currentDirection = currentDirection% 4;

if (ch! = "F") continues;

System.out.println (currentDirection);
if (currentDirection == 0) {
y + = 1;
} if (currentDirection == 1) {
x + = 1;
} if (currentDirection == 2) {
y - = 1;
} if (currentDirection == 3) {
x - = 1;
}
}
}

public void reset () {
x = 0;
y = 0;
currentDirection = 0;
}

public String position () {
returns x + ":" + y;
}
}

Main class {
public static void main (String[] args) {
Robot robot = new robot ();
robot.move ("FF");
System.out.println (robot.position ()); // 0,2
robot.reset ();
System.out.println (robot.position ()); // 0,0
robot.move ("FFRF");
System.out.println (robot.position ()); // 1,2
robot.reset ();
robot.move ("FFRRRFF");
System.out.println (robot.position ()); // -2,2
}
}

How can I make this code more object oriented?

Python – Predicting Credit Card Defaults

I have this code to predict credit card defects and it works perfectly, but I check here if anyone can make it more efficient or more compact. It's quite long though, but please, support me.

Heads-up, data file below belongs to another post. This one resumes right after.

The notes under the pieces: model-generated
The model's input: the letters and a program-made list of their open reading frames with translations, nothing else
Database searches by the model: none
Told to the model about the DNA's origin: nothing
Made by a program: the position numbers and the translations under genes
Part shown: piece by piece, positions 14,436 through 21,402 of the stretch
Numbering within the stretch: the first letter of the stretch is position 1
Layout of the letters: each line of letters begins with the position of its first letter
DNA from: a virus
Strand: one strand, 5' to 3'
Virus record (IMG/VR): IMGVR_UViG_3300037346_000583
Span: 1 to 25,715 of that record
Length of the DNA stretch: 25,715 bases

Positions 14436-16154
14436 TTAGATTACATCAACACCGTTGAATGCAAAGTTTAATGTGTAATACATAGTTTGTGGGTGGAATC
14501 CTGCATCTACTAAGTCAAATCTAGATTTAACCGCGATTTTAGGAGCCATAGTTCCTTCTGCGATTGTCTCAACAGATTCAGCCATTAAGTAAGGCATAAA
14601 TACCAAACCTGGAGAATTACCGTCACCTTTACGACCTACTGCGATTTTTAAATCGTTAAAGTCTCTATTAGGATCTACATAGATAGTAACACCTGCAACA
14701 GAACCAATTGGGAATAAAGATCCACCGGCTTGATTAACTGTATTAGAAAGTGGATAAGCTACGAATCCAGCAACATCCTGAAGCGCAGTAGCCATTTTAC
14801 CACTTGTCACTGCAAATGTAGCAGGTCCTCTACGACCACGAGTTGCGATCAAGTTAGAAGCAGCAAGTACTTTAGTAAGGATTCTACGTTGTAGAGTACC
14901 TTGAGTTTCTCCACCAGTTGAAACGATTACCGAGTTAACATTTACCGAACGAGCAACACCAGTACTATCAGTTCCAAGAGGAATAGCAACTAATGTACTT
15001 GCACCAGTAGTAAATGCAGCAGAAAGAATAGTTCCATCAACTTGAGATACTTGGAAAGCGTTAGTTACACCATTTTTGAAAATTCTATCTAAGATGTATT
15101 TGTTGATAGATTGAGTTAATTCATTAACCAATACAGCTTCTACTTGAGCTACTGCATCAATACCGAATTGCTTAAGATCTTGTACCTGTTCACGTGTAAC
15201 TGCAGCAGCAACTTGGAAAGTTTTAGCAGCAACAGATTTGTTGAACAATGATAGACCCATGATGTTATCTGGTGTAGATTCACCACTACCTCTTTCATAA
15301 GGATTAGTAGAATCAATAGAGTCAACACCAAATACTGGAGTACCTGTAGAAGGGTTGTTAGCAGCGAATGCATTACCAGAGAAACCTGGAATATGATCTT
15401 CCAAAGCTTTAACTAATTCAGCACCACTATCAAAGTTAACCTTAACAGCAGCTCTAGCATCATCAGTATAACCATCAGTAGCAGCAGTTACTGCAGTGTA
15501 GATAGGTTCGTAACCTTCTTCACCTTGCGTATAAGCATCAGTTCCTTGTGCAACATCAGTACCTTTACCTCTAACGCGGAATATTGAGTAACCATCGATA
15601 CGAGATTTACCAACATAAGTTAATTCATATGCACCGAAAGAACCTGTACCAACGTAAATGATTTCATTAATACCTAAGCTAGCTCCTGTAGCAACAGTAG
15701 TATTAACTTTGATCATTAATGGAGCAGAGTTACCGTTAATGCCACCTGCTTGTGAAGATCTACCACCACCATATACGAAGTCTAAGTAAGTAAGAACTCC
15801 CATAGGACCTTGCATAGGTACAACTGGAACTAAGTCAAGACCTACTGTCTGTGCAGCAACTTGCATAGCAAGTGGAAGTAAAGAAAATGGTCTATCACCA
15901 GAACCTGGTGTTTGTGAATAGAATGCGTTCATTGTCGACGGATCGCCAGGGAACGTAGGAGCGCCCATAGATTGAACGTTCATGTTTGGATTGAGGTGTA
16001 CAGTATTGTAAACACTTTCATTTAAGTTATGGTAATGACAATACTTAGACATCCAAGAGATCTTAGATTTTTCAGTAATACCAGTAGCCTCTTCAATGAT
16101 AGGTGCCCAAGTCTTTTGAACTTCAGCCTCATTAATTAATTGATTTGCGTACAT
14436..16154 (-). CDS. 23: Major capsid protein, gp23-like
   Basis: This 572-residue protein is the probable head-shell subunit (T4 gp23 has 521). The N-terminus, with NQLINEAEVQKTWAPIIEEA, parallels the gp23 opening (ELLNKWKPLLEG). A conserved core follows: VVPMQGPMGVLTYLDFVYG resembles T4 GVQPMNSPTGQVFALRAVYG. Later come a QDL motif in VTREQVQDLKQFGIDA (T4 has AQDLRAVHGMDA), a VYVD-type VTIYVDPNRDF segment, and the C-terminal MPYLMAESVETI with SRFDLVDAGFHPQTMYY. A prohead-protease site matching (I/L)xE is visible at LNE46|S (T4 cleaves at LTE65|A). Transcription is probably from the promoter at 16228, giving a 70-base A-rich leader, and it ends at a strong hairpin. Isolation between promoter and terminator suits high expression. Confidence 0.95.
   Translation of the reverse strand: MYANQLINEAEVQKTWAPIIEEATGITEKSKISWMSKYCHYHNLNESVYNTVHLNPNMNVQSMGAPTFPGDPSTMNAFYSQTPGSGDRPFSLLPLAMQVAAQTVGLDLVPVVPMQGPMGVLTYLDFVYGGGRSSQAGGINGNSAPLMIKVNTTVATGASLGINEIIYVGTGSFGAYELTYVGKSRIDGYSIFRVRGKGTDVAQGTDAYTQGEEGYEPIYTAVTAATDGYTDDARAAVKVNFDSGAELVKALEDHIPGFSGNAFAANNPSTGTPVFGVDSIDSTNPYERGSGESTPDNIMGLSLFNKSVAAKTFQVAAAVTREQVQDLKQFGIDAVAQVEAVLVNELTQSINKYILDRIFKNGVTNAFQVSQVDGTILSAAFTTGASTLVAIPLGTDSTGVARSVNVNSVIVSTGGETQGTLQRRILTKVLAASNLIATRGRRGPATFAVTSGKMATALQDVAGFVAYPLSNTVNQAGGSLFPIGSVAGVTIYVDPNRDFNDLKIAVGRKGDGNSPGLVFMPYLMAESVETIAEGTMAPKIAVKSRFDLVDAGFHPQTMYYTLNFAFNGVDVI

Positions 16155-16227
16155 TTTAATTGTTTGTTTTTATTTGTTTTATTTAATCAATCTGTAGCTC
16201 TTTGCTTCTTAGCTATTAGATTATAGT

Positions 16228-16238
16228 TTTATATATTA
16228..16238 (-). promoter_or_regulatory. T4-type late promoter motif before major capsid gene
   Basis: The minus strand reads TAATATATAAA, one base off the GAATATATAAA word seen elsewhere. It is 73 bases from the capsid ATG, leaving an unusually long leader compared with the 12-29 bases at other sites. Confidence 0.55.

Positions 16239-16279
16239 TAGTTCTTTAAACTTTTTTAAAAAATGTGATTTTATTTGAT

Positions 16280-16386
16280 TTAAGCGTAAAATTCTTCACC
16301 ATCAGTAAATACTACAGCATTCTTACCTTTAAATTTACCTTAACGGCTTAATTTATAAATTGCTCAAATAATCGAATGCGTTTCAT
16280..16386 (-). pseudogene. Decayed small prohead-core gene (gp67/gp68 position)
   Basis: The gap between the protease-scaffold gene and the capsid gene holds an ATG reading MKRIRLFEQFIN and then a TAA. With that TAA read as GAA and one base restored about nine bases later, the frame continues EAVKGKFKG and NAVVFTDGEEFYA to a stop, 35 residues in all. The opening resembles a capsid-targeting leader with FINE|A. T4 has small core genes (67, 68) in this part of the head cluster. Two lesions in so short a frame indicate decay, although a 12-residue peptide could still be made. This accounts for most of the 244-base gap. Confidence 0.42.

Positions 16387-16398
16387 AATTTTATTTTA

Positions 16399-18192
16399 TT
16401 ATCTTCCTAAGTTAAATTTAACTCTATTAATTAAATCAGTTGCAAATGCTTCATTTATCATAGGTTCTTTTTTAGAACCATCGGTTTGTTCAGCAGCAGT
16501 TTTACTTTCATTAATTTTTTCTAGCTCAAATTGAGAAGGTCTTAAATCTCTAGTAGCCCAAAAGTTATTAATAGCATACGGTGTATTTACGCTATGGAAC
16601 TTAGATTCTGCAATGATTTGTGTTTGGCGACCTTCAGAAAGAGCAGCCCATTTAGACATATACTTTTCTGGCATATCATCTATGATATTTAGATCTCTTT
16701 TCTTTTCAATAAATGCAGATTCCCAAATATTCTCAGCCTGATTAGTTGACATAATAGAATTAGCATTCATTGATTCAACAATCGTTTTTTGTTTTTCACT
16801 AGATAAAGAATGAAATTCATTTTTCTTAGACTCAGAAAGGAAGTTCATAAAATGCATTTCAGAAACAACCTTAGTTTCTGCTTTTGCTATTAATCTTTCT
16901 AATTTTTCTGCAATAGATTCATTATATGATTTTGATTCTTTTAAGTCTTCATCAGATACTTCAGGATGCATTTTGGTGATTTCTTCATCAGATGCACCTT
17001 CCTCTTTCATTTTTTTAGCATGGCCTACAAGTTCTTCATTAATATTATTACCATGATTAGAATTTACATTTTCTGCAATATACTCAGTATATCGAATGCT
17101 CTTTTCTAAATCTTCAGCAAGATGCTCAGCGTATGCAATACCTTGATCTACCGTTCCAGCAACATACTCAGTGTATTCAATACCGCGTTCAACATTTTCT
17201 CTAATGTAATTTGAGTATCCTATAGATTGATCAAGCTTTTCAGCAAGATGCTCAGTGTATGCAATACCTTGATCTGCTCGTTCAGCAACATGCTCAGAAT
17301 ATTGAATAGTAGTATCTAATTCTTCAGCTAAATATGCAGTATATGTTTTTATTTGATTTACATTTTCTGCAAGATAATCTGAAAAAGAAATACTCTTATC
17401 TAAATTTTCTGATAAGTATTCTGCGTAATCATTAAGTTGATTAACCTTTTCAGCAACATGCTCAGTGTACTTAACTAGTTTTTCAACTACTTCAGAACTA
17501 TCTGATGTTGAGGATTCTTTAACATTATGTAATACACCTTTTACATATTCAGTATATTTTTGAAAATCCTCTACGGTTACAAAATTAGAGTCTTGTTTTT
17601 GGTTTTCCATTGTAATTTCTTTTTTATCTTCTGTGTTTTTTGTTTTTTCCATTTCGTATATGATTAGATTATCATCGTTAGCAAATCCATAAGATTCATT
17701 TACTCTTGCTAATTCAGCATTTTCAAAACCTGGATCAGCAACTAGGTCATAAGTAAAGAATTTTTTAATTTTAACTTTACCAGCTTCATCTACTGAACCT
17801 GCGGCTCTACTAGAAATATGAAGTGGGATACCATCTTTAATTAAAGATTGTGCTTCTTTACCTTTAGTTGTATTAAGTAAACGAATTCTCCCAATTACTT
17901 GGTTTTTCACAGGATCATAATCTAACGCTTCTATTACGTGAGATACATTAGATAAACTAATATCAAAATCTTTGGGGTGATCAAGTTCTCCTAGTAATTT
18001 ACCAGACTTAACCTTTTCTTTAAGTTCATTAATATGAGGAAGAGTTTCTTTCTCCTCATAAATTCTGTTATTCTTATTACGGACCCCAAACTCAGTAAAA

# Import the necessary libraries.
import numpy as np
import pandas as pd
import matplotlib.pyplot as a plt


# Extract the data from the .csv file.
file = C: \ Users \ alhut \ OneDrive \ Desktop \ default credit card \ creditcard_default.csv & # 39;
dataset = pd.read_csv (file, index_col = & # 39; ID & # 39;)

dataset.rename (columns = lambda x: x.lower (), inplace = True)


# Preparing data using dummy functions (hot-encoding). The basic values ​​are: other_education, female, not_married.
dataset['grad_school'] = (dataset['education'] == 1) .astype (& # 39; int)
dataset['universty'] = (dataset['education'] == 2) .astype (& # 39; int & # 39;)
dataset['high_school'] = (dataset['education'] == 3) .astype (& # 39; int & # 39;)
dataset.drop (& # 39; education & # 39 ;, axis = 1, inplace = True) # Removes the education column because all information is available in the functions above.

dataset['male'] = (dataset['sex'] == 1) .astype (& # 39; int)
dataset.drop ('sex', axis = 1, inplace = True)